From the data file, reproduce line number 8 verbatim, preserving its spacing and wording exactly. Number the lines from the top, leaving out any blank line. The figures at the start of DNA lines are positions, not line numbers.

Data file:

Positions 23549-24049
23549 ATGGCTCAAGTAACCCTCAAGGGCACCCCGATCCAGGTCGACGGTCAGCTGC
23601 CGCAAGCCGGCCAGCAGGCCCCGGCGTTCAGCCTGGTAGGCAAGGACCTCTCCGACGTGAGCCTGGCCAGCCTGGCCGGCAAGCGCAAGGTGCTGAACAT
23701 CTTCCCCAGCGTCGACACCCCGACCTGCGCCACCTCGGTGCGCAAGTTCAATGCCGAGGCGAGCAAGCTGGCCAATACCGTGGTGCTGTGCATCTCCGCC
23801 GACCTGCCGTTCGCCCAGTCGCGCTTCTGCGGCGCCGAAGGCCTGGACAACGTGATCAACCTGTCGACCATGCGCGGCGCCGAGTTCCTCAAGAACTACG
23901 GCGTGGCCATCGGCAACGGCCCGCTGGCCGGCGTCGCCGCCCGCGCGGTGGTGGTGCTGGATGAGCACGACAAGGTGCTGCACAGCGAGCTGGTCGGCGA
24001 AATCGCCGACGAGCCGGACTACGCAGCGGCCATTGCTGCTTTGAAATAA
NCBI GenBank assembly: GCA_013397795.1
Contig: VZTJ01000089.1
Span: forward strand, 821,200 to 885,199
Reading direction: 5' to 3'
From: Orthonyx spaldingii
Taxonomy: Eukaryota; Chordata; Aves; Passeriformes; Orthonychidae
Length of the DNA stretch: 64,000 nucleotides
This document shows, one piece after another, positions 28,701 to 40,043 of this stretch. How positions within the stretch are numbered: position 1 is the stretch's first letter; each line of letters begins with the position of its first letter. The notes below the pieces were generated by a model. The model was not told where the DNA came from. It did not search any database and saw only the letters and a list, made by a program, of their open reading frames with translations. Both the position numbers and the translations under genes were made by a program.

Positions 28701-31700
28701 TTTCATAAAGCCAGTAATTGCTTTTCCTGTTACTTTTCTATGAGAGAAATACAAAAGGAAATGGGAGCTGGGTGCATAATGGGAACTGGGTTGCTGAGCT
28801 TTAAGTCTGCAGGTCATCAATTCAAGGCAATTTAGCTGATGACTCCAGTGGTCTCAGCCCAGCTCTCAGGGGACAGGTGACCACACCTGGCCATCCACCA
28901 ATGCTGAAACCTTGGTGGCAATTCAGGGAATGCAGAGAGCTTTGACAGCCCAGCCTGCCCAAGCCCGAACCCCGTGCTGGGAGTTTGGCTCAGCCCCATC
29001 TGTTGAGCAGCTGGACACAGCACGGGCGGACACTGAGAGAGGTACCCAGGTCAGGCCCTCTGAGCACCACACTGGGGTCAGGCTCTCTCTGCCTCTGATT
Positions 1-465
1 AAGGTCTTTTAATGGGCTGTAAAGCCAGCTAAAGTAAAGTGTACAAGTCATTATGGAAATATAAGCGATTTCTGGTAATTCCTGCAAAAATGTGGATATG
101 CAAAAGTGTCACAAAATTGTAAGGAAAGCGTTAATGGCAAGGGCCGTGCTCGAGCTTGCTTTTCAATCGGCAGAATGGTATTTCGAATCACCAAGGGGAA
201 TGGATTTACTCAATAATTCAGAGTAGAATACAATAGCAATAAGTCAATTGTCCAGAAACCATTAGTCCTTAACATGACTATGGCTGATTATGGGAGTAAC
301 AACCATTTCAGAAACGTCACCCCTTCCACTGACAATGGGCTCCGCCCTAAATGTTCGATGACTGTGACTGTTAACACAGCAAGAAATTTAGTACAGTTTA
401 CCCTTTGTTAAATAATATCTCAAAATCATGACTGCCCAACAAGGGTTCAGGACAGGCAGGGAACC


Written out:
NCBI GenBank assembly: GCA_013397795.1